Foreign NGOs have been instrumental in channeling capital, intelligence and expertise into the China’s development and expansion since the 1980s — which has alternately been welcomed and looked upon with skepticism by the state.
With the April 28 ratification of the the first comprehensive guiding law for foreign NGOs, China’s is set to take a new, more-restrictive stance with stringent constraints on the registration, operation and funding of foreign NGOs in the name of protecting national security.
It is estimated that about 7000 foreign groups and organizations with existing operations in China will be affected, and that the incorporation process for new NGOs will be significantly more difficult when the law takes effect January 1, 2017.
Foreign NGOs in China will be supervised by the Ministry of Public Security, which indicates the state is increasingly considering NGOs as potential threats. Local police units have the right to issue warnings, seize illegal property, and detain individuals for 10 days if the NGO:
- Conducts NGO activities without required registration or filing;
- Conducts activities after the registration certificate has been cancelled, revoked or deregistered;
- Holds activities after temporary activities are banned or the registration period expires; or
- Entrusts or funds activities of an entity within China without registering the representative office or filing the temporary activities.
Registration, application, and requirements
The application and registration of NGOs in China will also be governed by the Ministry of Public Security. The application process is notably lengthy — taking months from start to finish. A foreign NGO must initially register their representative office in order to host activities in China.
The law defines “overseas NGOs” as non-profit-making and non-government social organizations such as foundations, social organizations and think tanks that are incorporated overseas, and must have existed and operated for more than two years. They should be able to bear civil liability independently, with scope of business conducive to public interest. The following materials are required to file an application:
- Completed application form;
- Credentials and materials that meet the above given requirements;
- ID certificate, resume, proof or statement of non-criminal record of the chief representative;
- Proof of domicile of the representative office;
- Proof of source of funds;
- Approval document of the competent administrative department concerned; and
- Other documents and materials specified in the laws and administrative regulations.
Authorities will rule within 60 days of receiving the application. If the registration application is accepted, a registration certificate will be issued and registration information (name, domicile, scope of business, scope of activities, chief representative and administrative department concerned) will be made public.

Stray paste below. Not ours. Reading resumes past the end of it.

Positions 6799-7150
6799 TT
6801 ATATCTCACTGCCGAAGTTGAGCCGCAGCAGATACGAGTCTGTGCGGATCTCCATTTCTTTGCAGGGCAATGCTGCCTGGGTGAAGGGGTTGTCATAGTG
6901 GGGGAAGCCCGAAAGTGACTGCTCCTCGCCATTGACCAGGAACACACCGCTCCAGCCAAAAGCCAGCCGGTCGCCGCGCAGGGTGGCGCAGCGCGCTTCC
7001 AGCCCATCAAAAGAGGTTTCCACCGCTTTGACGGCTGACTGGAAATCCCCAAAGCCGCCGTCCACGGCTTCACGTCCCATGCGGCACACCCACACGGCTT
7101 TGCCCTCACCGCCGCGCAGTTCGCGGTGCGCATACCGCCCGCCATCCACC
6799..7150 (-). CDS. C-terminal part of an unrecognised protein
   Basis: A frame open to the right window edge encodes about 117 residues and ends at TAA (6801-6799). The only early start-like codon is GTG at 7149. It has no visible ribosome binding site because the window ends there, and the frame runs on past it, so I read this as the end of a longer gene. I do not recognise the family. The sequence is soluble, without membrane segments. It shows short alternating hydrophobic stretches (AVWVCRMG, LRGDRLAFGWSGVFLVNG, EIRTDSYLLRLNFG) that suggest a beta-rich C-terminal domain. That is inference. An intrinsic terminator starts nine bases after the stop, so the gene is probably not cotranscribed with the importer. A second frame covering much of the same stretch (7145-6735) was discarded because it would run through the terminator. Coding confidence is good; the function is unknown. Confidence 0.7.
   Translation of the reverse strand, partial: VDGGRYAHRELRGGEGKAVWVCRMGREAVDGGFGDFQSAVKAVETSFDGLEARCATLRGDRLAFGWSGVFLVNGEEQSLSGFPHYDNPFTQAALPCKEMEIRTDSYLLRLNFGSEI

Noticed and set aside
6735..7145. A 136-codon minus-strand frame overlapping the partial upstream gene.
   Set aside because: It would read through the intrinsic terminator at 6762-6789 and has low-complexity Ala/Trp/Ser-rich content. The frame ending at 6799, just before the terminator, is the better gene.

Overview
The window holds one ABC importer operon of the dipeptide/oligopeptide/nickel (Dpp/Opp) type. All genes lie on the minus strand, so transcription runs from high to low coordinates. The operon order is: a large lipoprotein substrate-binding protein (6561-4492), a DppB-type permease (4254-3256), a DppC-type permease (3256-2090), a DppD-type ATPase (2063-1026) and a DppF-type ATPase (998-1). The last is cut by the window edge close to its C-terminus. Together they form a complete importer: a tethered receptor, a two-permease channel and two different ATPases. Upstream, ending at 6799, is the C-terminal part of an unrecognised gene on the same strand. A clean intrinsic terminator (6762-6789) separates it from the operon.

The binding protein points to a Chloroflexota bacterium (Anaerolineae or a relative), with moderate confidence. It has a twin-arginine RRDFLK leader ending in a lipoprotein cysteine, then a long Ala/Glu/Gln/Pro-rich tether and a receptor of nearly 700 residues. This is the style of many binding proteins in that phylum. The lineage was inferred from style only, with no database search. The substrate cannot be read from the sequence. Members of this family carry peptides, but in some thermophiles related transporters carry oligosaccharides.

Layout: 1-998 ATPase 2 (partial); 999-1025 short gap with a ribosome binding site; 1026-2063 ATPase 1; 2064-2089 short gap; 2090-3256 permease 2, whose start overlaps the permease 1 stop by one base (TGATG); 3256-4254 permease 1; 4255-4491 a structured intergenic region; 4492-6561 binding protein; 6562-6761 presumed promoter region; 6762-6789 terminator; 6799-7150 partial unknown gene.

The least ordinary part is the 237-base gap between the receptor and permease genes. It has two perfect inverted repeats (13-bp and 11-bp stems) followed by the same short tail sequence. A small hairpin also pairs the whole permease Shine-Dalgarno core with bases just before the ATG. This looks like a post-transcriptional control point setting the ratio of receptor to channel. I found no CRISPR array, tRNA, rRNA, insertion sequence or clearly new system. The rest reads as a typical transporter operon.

A foreign NGO is responsible for applying for tax registration, engraving an administrative seal and opening an account with a domestic Chinese bank using the certificate. A photocopy of the tax registration certificate, seal specimen and bank account should be submitted to the registration authority.
Allowed and prohibited industries
Foreign NGOs can conduct activities related to economy, education, science and technology, culture, health, sports and environmental protection, and may provide financial aid and disaster relief as long as it is in the public interest. They cannot, however, participate in activities that involve profit making, politics or religion.
The law specifically states that foreign NGOs cannot harm national or ethnic unity, security, national or public interest, the rights or interests of citizens, or other organizations; but a definition of “harm” is absent, creating ambiguity on its interpretation.
Restrictions and obligations
A foreign NGO is only allowed to carry out activities specified within its registered scope of business and in areas registered under the organization’s name, and may not establish a branch office or recruit members within China, unless otherwise stated by the State Council.
By law, a foreign NGO representative office is required to submit an activity schedule by December 31 each year with information about project implementation and fund distribution plans. A yearly work report must also be submitted before January 31 each year. A finished report, affixed with the opinions issued by the administrative department, must then be submitted to the registration authorities before March 31 for annual inspection.
Funding may only be derived from a legal overseas source, from interest on bank deposits within China, or from other funds obtained legally within China. Soliciting donations is forbidden.
In addition to paying taxes, foreign NGOs must comply with China’s unified accounting system and are required to hire accounting personnel who are qualified in China’s Accounting Standards. Statements produced in the accounting process are audited by a certified Chinese accounting firm.
The NGO law is in keeping with President Xi Jinping’s campaign to restrict opposition to the Chinese Communist party, reflected elsewhere in the intensification of internet censorship and the greater controls placed on the media. NGOs in China were previously afforded relative independence — largely as a result of an incomprehensive policy framework — but the new law furnishes Chinese authorities with greater power over foreign NGOs, and shifts administration of them from the Ministry of Civil Affairs to the Ministry of Public Security.
The law may be instrumental in expelling foreign NGOs from China, or even discouraging them from entering in the first place. A consequence could be the damage inflicted to Chinese domestic NGOs, which commonly receive support and funding from their foreign counterparts.